On the hell of the Sierra de la Culebra (Zamora) it rains holy water: this Monday the sky is still gray and the clouds have replaced the smoke. The crackling of the flames can no longer be heard. Just the trickle of water on the trees. The smell of burning earth breaks the eerie stillness of the forests devastated by a fire that has destroyed more than 30,000 hectares. It seems impossible that the people of Zamora, who fought the flames while demanding more funds, forget the ecological and economic tragedy in some towns that thrive on this natural heritage. It’s also impossible to look up and miss the marks of one of the worst fires ever recorded in Spain.
All for a ray, albeit with nuances. A thunderstorm last Wednesday afternoon caused the first sparks in this natural area, fueled by high winds, stifling heat and drought that aggravated the situation. While no one disputes the accidental origin, many in the area believe political decisions made the disaster worse. The speech against the leadership of the Junta de Castilla y León (governed in coalition by PP and Vox) is echoed among the firefighters, ranchers, neighbors or biologists consulted, who criticize it despite the signs pointing to a “hell” risk of fire The Ministry of the Environment, headed by Juan Carlos Suárez-Quiñones, declared a “medium risk” and not high, a level established on July 1 that implies less mobilization.
José Ignacio García, President of the Professional Firefighters Platform of Castilla y León, speaks in a trembling voice about the disaster: “What else has to happen? They have to mobilize troops from the start, there were people in their homes asking for help but they were not notified. García had been working for less than a year to put out the Navalacruz (Ávila) fire, which until last week held the record for charred area in the municipality at 22,000 hectares. “Nothing was learned!” debunks the firefighter, who stands “with hair standing on end” as he reviews the extent of the tragedy, and calls for resignations. The scarcity of regional resources is evident as dozens of fire engines from other communities and the Military Emergency Unit plow the streets, gutters blackened, while some brigades douse the last embers.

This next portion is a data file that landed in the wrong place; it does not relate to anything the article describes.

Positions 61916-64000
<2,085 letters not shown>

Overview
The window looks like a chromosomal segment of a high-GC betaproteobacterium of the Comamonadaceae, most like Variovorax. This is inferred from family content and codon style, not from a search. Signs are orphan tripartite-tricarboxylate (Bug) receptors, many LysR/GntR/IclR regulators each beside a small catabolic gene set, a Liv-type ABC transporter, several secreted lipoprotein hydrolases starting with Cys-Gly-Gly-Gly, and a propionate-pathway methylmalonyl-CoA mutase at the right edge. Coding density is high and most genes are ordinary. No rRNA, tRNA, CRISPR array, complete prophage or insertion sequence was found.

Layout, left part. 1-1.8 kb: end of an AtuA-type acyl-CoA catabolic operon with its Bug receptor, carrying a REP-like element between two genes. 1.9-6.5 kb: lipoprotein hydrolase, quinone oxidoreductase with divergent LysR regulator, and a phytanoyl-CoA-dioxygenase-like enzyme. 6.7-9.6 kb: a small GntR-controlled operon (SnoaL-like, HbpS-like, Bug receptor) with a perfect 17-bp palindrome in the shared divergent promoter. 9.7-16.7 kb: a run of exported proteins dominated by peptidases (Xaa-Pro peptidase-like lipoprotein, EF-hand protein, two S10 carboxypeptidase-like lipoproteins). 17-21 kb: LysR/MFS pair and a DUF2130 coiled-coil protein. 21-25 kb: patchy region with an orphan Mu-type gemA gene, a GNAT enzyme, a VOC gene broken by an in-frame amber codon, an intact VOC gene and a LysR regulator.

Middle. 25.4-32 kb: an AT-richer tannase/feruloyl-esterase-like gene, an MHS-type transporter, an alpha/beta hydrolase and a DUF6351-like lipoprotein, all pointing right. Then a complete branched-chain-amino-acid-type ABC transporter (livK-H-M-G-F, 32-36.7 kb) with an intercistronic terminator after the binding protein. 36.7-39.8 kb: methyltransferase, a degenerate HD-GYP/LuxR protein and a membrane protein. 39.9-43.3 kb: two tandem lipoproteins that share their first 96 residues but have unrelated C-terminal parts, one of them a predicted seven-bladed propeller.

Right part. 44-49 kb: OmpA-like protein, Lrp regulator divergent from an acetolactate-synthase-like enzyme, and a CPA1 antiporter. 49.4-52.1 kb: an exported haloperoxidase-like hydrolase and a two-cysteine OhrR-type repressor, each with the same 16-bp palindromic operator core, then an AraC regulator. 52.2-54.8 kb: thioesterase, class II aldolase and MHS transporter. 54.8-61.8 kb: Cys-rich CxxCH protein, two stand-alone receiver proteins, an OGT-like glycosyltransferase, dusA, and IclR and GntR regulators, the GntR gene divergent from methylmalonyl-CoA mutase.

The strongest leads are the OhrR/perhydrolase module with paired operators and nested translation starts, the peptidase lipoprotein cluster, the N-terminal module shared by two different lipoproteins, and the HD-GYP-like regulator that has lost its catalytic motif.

The destruction goes beyond the mere landscape as these lands depend on the mountains. Mushrooms and licenses for their autumn picking fill municipal coffers and country houses. They are also home to wolf watchers. Beekeeping also generates income and livestock feed stomachs and pockets. In an escalating situation, one of the cow managers, César Panizo, points out the black-spotted pastures near the borders where his cattle cannot chew the cud. “I’m missing an animal,” he complains. The flames swept through the facilities and the Civil Guard evacuated them to ensure their safety. The cattle were left alone and only the help of the fire brigade kept them from burning.
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The consequences can be seen on the cattle that have stepped on the burning meadows: several are limping with injured hooves and some have sore udders with burns. The 115 animals “are sad” and the advance of the tongues of fire made him fear for his livelihood: “At least I can continue with them and earn my living, there are no factories or companies here.”
Wilder are the wolves observed by biologist Javier Talegón, who fears both that several packs have migrated from the Sierra de la Culebra and that tourism around the species will dwindle: “According to a government analysis from 2018, it generates 1 .8 million euros per year.” He also complains that the council did not expect such events in view of the extreme heat forecast: “Even a five-year-old child knew that this would happen.”
If the children knew about it, what would Tomasa Moldón, 76, and Victoria Remesal, 80, not know?The two women analyze from Ferreras de Arriba, another of the displaced communities, the lack of foresight that led to the debacle. Moldón missed more troops at the start of a fire they already suspected would come one day, given the neglect of forests, lack of rain and high temperatures: “It was hell.” “What a shock, what a shock,” sighs Remesal, who casually carries a bundle of twigs with which she will support the green beans she indulges in her garden, saved thanks to the fact that professional firefighters and the cooperation of the Population prevented the fire from entering the village. The woman from Zamora, who carries Saint Christopher on a bunch of keys, has been praying continuously since the beginning of the drama: “I have many saints, but they pay little attention to me.” Even the politicians he asks for did not heed the warnings that the yellow fields of Castile burn easily in summer … and at the end of spring.
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